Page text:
HAPPY NATIONAL POETRY MONTH

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BLM Protestors

Anti-Racist Poetry

The Black Lives Matter movement has increased social awareness about police brutality, systemic racism, and white privilege in the United States. The homicide of George Floyd ignited worldwide protests to mourn his death and to create change in our justice system and institutions—because the racism Black people face every day is not eradicated by simply acknowledging the problem.

 

Racism is a disease in our country that needs to be healed, and I’m not just speaking metaphorically: The American Academy of Pediatrics recently declared racism a “public health issue.” This is an ongoing, systemic problem that will take time to change. But just in a few weeks of protests and mass coverage of this issue, “editors have resigned, statues have toppled, and police reforms have been announced in several cities across the US,” according to Business Insider

 

Political poetry has documented the civil rights movement and many other equal rights movements, such as feminism. Now, because of technology and social media, poets are able to reach a far wider audience than ever before. Poets are spreading their messages and taking a stand on platforms such as YouTube and Instagram. People are having conversations about racism in their living rooms, in their workplaces, in the press—even in ASMR videos.

 

Education is one way to create lasting change as we work to eradicate racism from our world and our collective psyches, and throughout modern history, poetry has been one of the most profound ways to both teach and learn about the human experience. Let’s first look at some well-known poetry that is often taught during Black History Month and in literature classes, and then we’ll examine a contemporary poem that addresses the impact slavery and racism have on Black people living in America.

 

“I, TOO” BY LANGSTON HUGHES 

 

I, too, sing America.

I am the darker brother.

They send me to eat in the kitchen

When company comes,

But I laugh,

And eat well,

And grow strong.

Tomorrow,

I’ll be at the table

When company comes.

Nobody’ll dare

Say to me,

“Eat in the kitchen,”

Then.

Besides,

They’ll see how beautiful I am

And be ashamed—

I, too, am America.

 

This well-known poem by Hughes is important for our understanding of racism because it documents segregation using the voice of a black speaker. According to Smithsonian historian David Ward, the poem “embodies that history at a particular point in the early 20th century when Jim Crow laws throughout the South enforced racial segregation; and argues against those who would deny that importance—and that presence.”

 

“STILL I RISE” BY MAYA ANGELOU 

 

Maya Angelou was raised in the Jim Crow South. She overcame racism, trauma, and prejudice and published many books of poetry and prose. Her masterpiece, I Know Why the Caged Bird Sings, is an autobiography and coming-of-age story that has influenced many memoirists and novelists.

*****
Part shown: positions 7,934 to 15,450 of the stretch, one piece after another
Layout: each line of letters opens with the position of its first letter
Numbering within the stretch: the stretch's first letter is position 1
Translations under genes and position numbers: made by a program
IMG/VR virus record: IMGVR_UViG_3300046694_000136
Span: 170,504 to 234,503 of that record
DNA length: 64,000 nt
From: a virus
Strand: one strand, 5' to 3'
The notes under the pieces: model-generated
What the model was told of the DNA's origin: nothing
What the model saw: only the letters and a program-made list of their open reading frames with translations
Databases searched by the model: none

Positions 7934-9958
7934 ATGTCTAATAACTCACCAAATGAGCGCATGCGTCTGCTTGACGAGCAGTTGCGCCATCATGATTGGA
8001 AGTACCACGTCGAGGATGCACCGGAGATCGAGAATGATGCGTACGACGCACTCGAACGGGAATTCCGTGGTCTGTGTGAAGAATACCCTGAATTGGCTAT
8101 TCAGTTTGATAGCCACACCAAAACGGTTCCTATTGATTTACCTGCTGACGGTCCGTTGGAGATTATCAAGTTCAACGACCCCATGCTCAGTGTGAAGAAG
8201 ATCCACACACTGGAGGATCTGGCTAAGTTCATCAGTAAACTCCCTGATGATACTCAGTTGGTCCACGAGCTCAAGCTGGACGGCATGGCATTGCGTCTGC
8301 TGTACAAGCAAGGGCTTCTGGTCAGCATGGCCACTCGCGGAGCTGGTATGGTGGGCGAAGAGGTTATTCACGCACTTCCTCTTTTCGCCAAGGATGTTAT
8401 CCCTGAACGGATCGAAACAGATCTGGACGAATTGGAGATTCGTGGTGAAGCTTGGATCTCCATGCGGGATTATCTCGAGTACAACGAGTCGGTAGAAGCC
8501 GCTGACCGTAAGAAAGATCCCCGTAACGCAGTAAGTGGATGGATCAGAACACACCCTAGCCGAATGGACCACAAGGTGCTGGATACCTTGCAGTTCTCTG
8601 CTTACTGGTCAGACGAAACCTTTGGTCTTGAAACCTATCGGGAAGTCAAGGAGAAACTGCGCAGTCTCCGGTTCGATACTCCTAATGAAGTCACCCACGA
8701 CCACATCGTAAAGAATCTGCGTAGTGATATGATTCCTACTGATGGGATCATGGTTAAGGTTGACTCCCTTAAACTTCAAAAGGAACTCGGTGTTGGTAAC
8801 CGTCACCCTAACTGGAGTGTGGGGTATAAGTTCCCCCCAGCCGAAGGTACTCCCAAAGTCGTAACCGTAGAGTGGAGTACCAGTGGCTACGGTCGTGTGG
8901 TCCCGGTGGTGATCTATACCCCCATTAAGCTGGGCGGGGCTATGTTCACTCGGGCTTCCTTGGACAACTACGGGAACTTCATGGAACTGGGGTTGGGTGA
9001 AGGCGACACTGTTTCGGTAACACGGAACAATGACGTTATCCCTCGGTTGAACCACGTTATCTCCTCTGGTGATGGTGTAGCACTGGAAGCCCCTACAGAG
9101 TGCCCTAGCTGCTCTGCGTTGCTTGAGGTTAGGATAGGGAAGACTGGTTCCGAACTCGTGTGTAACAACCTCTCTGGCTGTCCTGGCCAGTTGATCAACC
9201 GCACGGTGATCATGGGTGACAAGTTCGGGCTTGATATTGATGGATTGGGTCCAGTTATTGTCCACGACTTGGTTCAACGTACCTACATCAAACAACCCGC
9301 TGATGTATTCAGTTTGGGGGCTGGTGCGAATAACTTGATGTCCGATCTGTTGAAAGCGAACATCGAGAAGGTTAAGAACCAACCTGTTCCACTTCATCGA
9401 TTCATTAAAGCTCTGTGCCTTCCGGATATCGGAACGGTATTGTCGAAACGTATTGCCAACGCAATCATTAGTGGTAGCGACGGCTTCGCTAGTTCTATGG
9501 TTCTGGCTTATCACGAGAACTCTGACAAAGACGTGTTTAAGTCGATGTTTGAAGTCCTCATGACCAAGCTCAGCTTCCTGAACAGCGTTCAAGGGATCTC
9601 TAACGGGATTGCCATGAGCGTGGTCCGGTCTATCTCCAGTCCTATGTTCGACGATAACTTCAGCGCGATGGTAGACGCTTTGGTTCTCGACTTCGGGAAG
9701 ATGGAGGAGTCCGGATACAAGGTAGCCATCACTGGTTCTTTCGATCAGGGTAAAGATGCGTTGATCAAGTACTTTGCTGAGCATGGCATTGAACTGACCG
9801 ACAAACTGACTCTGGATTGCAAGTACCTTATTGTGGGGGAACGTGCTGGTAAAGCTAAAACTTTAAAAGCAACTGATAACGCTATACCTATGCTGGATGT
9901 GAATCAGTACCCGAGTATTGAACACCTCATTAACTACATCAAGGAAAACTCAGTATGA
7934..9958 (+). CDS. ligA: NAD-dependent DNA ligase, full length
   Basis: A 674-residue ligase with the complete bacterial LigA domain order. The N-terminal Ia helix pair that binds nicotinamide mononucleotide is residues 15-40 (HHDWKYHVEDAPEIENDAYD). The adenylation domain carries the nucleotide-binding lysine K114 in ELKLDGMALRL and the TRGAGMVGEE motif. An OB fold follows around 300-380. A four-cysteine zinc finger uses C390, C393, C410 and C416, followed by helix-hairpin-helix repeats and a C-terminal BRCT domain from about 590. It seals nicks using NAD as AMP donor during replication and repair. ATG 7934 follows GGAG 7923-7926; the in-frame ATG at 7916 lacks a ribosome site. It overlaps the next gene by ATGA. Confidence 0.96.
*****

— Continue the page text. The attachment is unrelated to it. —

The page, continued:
In the lyrical poem “Still I Rise,” Angelou showcases her strength, spirit, and determination to defeat oppression, racism, and hate speech. The memorable ending honors the struggle and pain of African-Americans who were victims of slavery:

 

“Out of the huts of history’s shame

I rise

Up from a past that’s rooted in pain

I rise

I’m a black ocean, leaping and wide,

Welling and swelling I bear in the tide.

Leaving behind nights of terror and fear

I rise

Into a daybreak that’s wondrously clear

I rise

Bringing the gifts that my ancestors gave,

I am the dream and the hope of the slave.

I rise

I rise

I rise.”

 

“VIEWING A KKK UNIFORM AT THE CIVIL RIGHTS INSTITUTE” BY ASHLEY M. JONES 

 

In 2016, I watched Ashley Jones read this powerful poem at Books and Books in Miami from her debut poetry book, Magic City Gospel, winner of the 2015 Rona Jaffe Foundation Writer’s Award. The poem is a lyrical reflection of her experience observing a KKK uniform at the Civil Rights Institute in Birmingham, Alabama. She provides in concrete and vivid detail the experience of being so close to a uniform that is a literal representation of racism:

 

All you can really tell at first

is that it was starched.

Some Betty Sue, Marge, Jane,

some proper girl

with a great black iron

made those corners sharp.

The hood, white and ablaze

with creases,

body flat and open

for husband, brother, son.

Behind the glass,

it seems frozen, waiting

for summer night

to melt it into action,

for the clean white flame

of God to awaken its limbs.

In front of it, you are dwarfed—

you imagine a pair of pupils

behind the empty holes

of the mask.

Behind the stiff cotton,

would the eyes squint

to see through small white slits,

or would they open wide

as a burning house

to hunt you down

until you pooled

like old rope

before them?

 

Jones imagines the uniform taking on the life of the energy of the person who wore it, and then the fear of the speaker becomes the fear of the reader as they are hunted and haunted by this uniform.

 

Jones powerfully depicts the traumatic history of racism living on through remnants of the past and how this trauma affects Black people today. Through the Library of Congress, I was able to find a photograph of the very KKK uniform that Jones based her poem on, and its hateful energy is visible even from the safety of a computer screen. We cannot even imagine the cruelty of its limbs coming to life as it once did in Alabama.